With Policy in Flux, What Does the Evidence Say about Campus Sexual Assault Reporting?
Reporting a sexual assault is both challenging and emotionally taxing. Sexual assault is a widely underreported crime in the United States—80 percent of cases are not reported to the police (PDF). People don’t report their assaults for many different reasons: shame, the desire to forget, and the lengthy and sometimes retraumatizing reporting process.
Reporting and prosecuting sexual assault on college campuses is especially challenging. When reporting an assault on a college campus, a person generally has two options: report to the college, a quasi-legal system (PDF), or report to local law enforcement.
Rules surrounding campus reporting are in flux
Currently, the US Department of Education’s policies regarding campus sexual assault are not set in stone, leading to confusion and variance in campus adjudication. At the end of 2018, secretary of education Betsy DeVos released a new rule for comment that changes how colleges handle sexual assault.
The proposed rules change schools’ responsibilities on campus, which were most recently dictated by the Obama administration’s 2011 “Dear Colleague” letter (PDF). This letter led to schools revamping their internal judicial systems that manage student conduct and gave students an alternative to involving local law enforcement in taking action against people who commit such crimes.
What does this mean for students reporting sexual assault?
The comment period is closed, but the new rule has not yet been put into effect, leaving colleges unsure of where their current policies stand. More than 100,000 comments were submitted, many highlighting the proposed changes and the effects they would have on victims of sexual assault (PDF):
- A new definition of sexual harassment
New terminology such as “severe,” “pervasive,” and “objectively offensive” create a narrower definition of sexual harassment, therefore narrowing the complaints and reports colleges will have to act on.
- Raising the standard of evidence
New “clear and convincing” evidence standards are more aligned with the standards of a criminal case, compared with previous “preponderance of the evidence” standards. The former means it is more likely than not that sexual harassment occurred, which is the standard for all civil cases.
- Different response techniques
Mediation and cross-examination are both introduced as options throughout reporting and processing the complaint. Both involve the victim and the assaulter in the same room, which can be potentially retraumatizing for the victim.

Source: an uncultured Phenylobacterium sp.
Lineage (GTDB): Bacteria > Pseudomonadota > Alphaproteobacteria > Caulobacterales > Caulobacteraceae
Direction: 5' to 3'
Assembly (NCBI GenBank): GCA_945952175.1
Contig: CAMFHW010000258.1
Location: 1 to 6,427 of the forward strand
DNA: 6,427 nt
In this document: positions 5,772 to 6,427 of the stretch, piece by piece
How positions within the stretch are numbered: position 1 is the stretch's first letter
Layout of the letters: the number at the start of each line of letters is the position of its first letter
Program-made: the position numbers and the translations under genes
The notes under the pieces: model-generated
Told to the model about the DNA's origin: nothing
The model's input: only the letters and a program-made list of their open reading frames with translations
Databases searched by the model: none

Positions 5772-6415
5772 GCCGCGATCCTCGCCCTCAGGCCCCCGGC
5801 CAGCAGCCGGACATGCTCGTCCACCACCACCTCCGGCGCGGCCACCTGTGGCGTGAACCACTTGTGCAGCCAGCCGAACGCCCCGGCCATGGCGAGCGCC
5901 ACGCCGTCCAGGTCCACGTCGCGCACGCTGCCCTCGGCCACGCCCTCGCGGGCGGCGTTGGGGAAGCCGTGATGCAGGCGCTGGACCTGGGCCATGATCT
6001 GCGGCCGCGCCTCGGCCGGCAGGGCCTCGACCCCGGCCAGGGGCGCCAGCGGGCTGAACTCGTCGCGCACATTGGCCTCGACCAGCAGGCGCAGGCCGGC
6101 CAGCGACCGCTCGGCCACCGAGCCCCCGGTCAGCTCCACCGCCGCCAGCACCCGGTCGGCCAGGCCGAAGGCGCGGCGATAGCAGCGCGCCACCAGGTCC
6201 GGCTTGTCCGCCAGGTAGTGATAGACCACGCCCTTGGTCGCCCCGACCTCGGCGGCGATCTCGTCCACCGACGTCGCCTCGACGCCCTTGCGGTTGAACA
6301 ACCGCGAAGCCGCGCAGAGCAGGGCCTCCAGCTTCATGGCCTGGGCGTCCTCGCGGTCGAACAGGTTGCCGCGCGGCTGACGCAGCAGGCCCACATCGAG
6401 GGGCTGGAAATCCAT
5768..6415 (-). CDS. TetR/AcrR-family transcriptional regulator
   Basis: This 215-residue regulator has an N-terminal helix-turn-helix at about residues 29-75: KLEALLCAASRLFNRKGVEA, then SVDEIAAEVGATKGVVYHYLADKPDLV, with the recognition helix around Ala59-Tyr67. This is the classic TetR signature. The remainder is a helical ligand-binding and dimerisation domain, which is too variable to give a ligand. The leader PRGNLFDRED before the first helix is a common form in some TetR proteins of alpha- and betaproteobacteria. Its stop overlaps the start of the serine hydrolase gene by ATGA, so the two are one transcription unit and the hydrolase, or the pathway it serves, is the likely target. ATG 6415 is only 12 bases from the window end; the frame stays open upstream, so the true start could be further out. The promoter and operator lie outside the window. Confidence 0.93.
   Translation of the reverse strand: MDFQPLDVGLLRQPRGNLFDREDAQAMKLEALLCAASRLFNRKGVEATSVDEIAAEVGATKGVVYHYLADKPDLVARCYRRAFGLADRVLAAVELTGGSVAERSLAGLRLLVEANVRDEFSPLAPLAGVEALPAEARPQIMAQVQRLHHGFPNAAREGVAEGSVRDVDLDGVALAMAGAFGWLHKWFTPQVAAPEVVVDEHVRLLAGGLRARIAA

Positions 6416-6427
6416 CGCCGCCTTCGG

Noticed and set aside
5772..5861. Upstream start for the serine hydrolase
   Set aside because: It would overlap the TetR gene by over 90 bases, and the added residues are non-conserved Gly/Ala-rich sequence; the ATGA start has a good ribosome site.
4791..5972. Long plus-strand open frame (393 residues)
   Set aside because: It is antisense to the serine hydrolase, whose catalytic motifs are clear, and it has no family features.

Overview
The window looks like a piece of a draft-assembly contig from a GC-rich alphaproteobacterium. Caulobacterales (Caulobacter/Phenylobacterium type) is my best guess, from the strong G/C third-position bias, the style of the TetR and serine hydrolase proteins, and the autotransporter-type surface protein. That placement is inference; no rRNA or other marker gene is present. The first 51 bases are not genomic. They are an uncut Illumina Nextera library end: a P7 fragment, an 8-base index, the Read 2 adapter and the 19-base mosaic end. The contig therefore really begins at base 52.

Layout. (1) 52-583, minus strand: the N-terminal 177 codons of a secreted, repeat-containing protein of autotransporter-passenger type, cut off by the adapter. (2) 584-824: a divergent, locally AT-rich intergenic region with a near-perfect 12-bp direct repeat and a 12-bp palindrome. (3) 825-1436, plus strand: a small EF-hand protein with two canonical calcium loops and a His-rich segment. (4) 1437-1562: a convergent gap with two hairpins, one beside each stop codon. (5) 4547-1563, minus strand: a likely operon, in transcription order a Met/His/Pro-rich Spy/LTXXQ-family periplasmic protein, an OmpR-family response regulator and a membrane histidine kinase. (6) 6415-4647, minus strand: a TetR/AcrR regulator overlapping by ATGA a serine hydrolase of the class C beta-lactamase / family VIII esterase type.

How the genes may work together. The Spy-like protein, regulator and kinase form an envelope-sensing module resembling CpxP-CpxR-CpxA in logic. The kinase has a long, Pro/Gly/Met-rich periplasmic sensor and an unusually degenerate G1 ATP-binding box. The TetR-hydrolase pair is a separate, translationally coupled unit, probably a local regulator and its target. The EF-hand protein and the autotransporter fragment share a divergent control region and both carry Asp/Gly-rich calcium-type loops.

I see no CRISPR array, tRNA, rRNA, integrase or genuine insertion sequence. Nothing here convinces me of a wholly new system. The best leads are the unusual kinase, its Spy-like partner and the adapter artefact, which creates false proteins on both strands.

Victims benefit from trauma-informed, victim-centered, and offender-focused models
As the state of reporting on college campuses remains in flux, it’s critical that policymakers follow the evidence to make informed and thoughtful policies.
- Formal avenues of reporting are important. A study shows how informal supports, such as peers or family, have more negative reactions to someone discussing his or her assault than formal supports. Organizations specifically focused on helping survivors of sexual assault provide more informed aid to best support the victims in their choice to report to authorities.
- These formal avenues should be inclusive and supportive. The Model Response to Sexual Violence for Prosecutors (PDF), though intended for the criminal justice system, still can inform campus processes, in that it details the importance of providing a safe space for victims to share their stories, being able to meaningfully communicate with authorities, and collecting and preserving what evidence there is.
- Students need access to these organizations. In one study, just 16 percent of female students received assistance from a victim service agency. It is crucial that formal avenues of support are accessible to students who have been sexually assaulted.
The evidence shows that students reporting sexual assault benefit from access to formal and inclusive organizations that give informed advice on reporting. No matter the changes on college campuses, using data-informed policies is critical to providing a safer pathway for students to report sexual assault.
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